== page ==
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Businessman condemns Falklands ad

British businessman Sir Martin Sorrell has condemned his own firm for a "totally unacceptable" Argentinian advert showing an Olympic hopeful training on a British war memorial in the Falkland Islands.

The head of communications giant WPP professed himself "appalled and embarrassed" at the 90-second advert, which says the athlete is preparing for London 2012 on "Argentine soil".

The brainchild of WPP-owned agency Young & Rubicam (Y&R), it shows Argentina hockey captain Fernando Zylberberg running in the Falklands capital, Port Stanley, and exercising on the island's Great War Memorial, which honours British sailors who died in the First World War.

The International Olympic Committee (IOC) said it had contacted the Argentinian National Olympic Committee about the advert and received assurances that the Games would not be used as a political platform.

"The Olympic Games should not be a forum to raise political issues and the IOC regrets any attempts to use the spotlight of the games for that end," the IOC said in a statement.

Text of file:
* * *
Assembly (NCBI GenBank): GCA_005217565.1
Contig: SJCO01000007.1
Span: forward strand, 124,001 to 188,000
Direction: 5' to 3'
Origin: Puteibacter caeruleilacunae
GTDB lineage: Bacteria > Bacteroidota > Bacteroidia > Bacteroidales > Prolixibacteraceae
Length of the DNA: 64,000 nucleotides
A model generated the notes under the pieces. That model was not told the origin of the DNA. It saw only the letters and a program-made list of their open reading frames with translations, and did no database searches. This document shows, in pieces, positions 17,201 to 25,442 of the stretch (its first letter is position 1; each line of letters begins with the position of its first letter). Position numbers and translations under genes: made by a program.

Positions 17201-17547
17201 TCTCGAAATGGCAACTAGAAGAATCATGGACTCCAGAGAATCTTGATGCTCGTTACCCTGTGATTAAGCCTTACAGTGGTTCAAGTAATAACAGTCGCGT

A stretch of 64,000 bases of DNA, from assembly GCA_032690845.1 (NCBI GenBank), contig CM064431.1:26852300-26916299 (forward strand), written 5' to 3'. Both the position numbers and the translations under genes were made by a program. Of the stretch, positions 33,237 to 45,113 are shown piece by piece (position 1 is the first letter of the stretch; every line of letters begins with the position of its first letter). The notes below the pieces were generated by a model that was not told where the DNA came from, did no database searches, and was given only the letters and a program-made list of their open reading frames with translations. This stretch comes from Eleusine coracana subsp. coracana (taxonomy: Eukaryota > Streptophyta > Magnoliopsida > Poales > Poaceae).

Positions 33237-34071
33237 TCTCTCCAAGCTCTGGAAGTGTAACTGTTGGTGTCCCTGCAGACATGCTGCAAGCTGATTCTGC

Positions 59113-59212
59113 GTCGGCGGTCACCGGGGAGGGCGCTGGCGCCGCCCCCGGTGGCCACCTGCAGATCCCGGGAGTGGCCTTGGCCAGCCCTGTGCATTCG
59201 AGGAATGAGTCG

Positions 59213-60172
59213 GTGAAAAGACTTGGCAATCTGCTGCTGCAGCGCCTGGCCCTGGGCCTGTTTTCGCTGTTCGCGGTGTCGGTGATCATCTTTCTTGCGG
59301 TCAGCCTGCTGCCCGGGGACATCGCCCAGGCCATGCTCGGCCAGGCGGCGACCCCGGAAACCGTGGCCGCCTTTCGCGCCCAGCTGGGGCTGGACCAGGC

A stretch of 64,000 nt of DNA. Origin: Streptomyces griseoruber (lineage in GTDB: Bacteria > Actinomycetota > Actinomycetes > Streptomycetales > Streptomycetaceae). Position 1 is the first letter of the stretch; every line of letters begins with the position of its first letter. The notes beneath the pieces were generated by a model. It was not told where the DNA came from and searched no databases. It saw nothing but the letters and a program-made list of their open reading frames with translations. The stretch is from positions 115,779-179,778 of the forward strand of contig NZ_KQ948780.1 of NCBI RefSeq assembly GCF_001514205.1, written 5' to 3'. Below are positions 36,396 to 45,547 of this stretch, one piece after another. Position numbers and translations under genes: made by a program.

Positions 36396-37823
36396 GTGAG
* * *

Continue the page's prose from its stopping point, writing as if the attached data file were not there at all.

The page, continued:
Zylberberg waded into the row on Friday night, telling Al Jazeera English that the advert was supposed to convey his country's feeling over the islands. "The message is that to every Argentine the Islands belong to Argentina. To me to be training in any other province or to do it over the islands is the same," he told the broadcaster.

Y&R said it had asked the Argentinian government to pull the spot, accusing its creators of behaving "in a manner that is unacceptable to our company". Y&R's global chief executive David Sable said it was impossible for the agency to see everything produced by its branches around the world but stressed that clear guidelines were in place.

"Our guidelines say you're not allowed to do anything political or politicised," he said. "We don't do political campaigns and we never have."

The advert, reportedly bought by the government and broadcast after being rejected by various companies, calls the islands by their Argentinian name, the Malvinas, and carries the tagline: "To compete on British soil, we train on Argentinian soil." It ends with the words: "Homage to the fallen and the veterans of the Malvinas. Presidency of the Nation."

Foreign Secretary William Hague dismissed it as a "stunt" and accused Argentina of trying to misuse the Games for political purposes.